Is There Anybody Out There?


Reviewed by: Jennie Kermode

Is There Anybody Out There?
"There’s lot of video footage of her playing as a child, obviously very happy and doing the same kinds of things as any other kid her age." | Photo: Courtesy of Sundance Institute

It’s hard to explain, to people who have never been in that situation, how lonely it can feel to inhabit a body which has significant physical differences from other people’s, even if one has plenty of good friends. Similarly, it’s hard to explain the amazing feelings which stem from meeting other people like oneself. In this documentary, Ella Glendining endeavours to do both, but she doesn’t just talk through it – instead, she takes her audience on a journey with her so that viewers can witness the way that her search for somebody with the same physical variations informs and changes different aspects of her life.

Ella was born without hip bones and with very short thigh bones. It’s an extremely rare phenomenon and doctors worried because they had no template from which to work, though as it turned out she has no noticeable additional health problems, just the difficulties one would expect with walking significant distances or reaching things in a world designed for taller people. There’s lot of video footage of her playing as a child, obviously very happy and doing the same kinds of things as any other kid her age. We see her at Christmas, playing outside, drawing, splashing around in the bath. In her small Norfolk village she had no reason to question her circumstances – but then school started, and with it the tide of ableism which would cause multiple other difficulties in her life, all of them quite unnecessary.

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There are several discussions of ableism here, especially between Ella and an autistic friend of hers who has different battles to fight, including dealing with people who flat out refuse to believe that she is autistic because it isn’t obvious all of the time. They talk about discrimination in areas like employment, along with the perils of dating in a world where people fetishise them and it’s hard for them to be confident that they are liked for themselves. We see a clip from a Seventies documentary featuring a boy called Kevin, whose mother laments that ‘of course’ he will never marry and he’ll probably never work, when the only significant difference between him and other people is that his arms are a bit shorter.

In other places, ableism is more subtly addressed. Ella’s difference was actually identified in the womb. Non-disabled viewers may miss the significance of this: that her parents decided to carry her to term anyway, and were just relieved that she was okay. She interviews them both and they’re remarkably frank, her mother in a way that speaks to a different set of issues which she personally has had to deal with. Her partner Scott is vaguely present in the background but does not get interviewed. Ella is at pains to stress that he is not a hero for having a relationship with her, “just my lovely partner.”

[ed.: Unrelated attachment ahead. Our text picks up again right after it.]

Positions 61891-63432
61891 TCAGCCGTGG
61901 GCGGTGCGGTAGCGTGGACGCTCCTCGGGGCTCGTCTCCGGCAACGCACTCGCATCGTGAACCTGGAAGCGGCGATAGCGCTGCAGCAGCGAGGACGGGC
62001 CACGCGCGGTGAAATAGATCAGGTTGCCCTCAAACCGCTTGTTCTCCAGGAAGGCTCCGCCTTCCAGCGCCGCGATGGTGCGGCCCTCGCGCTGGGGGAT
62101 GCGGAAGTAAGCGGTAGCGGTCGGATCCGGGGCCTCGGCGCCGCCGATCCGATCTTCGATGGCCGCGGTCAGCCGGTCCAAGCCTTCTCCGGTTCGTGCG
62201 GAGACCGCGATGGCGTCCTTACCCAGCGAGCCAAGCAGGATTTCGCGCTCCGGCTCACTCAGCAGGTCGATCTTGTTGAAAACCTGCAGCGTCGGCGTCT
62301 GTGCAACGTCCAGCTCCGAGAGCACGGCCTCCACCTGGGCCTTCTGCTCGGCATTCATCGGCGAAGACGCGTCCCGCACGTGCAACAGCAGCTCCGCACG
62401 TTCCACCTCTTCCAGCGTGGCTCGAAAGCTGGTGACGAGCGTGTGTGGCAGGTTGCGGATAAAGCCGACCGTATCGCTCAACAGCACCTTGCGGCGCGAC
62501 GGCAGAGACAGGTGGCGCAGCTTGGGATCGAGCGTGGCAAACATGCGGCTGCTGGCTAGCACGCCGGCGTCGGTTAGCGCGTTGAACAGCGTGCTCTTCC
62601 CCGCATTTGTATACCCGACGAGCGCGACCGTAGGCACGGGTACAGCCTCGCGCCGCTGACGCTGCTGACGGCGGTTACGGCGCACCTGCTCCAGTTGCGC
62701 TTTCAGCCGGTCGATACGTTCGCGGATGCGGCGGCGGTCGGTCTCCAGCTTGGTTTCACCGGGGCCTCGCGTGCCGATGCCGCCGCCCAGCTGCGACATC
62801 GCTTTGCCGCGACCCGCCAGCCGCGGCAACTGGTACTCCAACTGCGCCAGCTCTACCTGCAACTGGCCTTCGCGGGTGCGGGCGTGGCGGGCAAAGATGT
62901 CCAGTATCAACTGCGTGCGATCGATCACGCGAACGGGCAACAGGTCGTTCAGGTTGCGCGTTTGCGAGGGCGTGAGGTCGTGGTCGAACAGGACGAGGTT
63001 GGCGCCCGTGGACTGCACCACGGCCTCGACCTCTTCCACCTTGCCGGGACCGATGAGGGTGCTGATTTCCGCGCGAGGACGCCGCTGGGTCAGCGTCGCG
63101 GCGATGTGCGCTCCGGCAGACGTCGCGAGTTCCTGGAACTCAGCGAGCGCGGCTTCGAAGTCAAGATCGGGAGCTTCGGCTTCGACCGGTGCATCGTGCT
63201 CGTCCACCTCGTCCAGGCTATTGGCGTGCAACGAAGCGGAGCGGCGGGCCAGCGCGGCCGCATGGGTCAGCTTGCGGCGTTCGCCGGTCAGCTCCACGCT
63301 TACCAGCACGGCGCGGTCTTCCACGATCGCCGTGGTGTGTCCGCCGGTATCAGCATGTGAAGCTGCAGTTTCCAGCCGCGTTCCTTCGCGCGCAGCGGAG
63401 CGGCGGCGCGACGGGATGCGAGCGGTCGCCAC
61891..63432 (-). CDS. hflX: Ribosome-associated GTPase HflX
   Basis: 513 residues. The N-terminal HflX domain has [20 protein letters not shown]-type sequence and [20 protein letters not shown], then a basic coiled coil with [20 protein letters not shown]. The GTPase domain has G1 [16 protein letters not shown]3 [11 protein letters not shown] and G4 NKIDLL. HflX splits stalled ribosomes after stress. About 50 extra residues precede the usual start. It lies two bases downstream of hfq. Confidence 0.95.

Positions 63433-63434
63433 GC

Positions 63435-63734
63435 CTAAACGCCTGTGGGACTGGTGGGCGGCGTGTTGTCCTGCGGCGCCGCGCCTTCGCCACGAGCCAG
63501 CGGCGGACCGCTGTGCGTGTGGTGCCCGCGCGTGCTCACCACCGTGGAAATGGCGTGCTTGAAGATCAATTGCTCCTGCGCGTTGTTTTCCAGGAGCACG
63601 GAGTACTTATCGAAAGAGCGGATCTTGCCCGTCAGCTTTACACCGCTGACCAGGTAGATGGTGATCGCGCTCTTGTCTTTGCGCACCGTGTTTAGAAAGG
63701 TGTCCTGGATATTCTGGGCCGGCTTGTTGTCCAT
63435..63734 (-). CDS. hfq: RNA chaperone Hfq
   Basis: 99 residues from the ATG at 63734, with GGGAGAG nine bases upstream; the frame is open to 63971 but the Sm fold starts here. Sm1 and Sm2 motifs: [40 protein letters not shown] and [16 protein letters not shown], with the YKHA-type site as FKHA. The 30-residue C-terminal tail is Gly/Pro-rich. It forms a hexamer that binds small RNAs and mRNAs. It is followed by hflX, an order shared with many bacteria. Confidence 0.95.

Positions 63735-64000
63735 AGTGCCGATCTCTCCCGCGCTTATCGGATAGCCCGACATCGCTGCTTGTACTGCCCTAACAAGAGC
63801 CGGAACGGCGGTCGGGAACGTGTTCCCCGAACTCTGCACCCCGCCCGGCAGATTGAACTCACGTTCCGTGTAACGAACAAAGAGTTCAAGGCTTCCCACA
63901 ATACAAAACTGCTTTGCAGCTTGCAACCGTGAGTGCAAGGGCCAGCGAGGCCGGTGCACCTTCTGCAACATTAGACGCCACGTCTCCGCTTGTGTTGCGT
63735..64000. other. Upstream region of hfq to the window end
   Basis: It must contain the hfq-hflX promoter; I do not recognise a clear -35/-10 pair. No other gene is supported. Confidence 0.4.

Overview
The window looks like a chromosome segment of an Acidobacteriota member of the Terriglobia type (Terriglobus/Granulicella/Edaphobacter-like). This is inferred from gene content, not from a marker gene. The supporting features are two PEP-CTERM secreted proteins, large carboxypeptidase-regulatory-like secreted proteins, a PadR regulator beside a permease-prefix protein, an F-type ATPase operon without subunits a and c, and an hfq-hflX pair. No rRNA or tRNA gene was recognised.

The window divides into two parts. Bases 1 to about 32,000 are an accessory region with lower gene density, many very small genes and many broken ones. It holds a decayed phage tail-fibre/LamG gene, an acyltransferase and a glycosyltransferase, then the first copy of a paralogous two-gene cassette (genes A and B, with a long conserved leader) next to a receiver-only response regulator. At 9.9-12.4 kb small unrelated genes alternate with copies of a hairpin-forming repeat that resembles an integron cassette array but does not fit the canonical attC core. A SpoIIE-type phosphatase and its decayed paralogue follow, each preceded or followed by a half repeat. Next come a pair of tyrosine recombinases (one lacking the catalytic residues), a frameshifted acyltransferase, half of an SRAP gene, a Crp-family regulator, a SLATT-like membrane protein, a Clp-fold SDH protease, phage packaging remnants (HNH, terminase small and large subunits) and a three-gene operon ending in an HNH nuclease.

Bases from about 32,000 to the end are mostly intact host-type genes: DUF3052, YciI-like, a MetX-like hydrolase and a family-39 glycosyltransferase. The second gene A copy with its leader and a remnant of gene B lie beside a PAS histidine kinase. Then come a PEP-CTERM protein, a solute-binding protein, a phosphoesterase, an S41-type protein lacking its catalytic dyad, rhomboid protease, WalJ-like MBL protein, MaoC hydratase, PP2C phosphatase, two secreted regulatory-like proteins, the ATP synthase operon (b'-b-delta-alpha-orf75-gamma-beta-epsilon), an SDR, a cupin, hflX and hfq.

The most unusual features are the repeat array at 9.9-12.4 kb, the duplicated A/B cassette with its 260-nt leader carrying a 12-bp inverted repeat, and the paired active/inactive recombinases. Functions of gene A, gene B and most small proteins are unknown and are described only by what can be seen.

Two elements contribute to the shape of the film, which was made over several years. One is Ella’s discovery of three other people who share her variations, and her journey to the US to meet them. The other is her experience of becoming a parent herself, which gives her a deeper understanding of the pressures involved in raising a disabled child. Eventually, she meets a doctor who performs surgeries on people like her. These need to be carried out in childhood, before there is a possibility of consent.

Is it really worth putting a child through repeated surgery, with all the attendant pain and distress, just to make them appear more ‘normal’? Does that change if the child is in pain to begin with, and how does one strike the right balance? At one point the doctor says that he can save a child from life in a wheelchair with surgical modifications which would leave them dependent on prosthetics instead. The prosthetics would be invisible under clothing but such surgery would likely leave the recipient unable to walk at all without them, as opposed to being able to move around the house just fine and need a wheelchair only for going out. How does one weigh up those things on behalf of somebody else?

As you might imagine, with all this going on, it’s a busy film, and it could do with a bit of tightening up in places. There are clear through lines to keep viewers interested, however, and Glendining ties it all together nicely at the end. Perhaps most importantly, she’s a capable presenter and an easy person to like, so viewers who haven’t really understood some of these issues in the past, and have perhaps added to the problems that disabled people face, will feel that they are being enlightened rather than attacked. Watching Ella, listening to her story, it’s impossible to think of her as anything other than a fellow human being, and that’s the core of what matters.

Reviewed on: 17 Nov 2023
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While navigating daily discrimination, a filmmaker who inhabits and loves her unusual body searches the world for another person like her, and explores what it takes to love oneself fiercely despite the pervasiveness of ableism.

Director: Ella Glendining

Year: 2023

Country: UK

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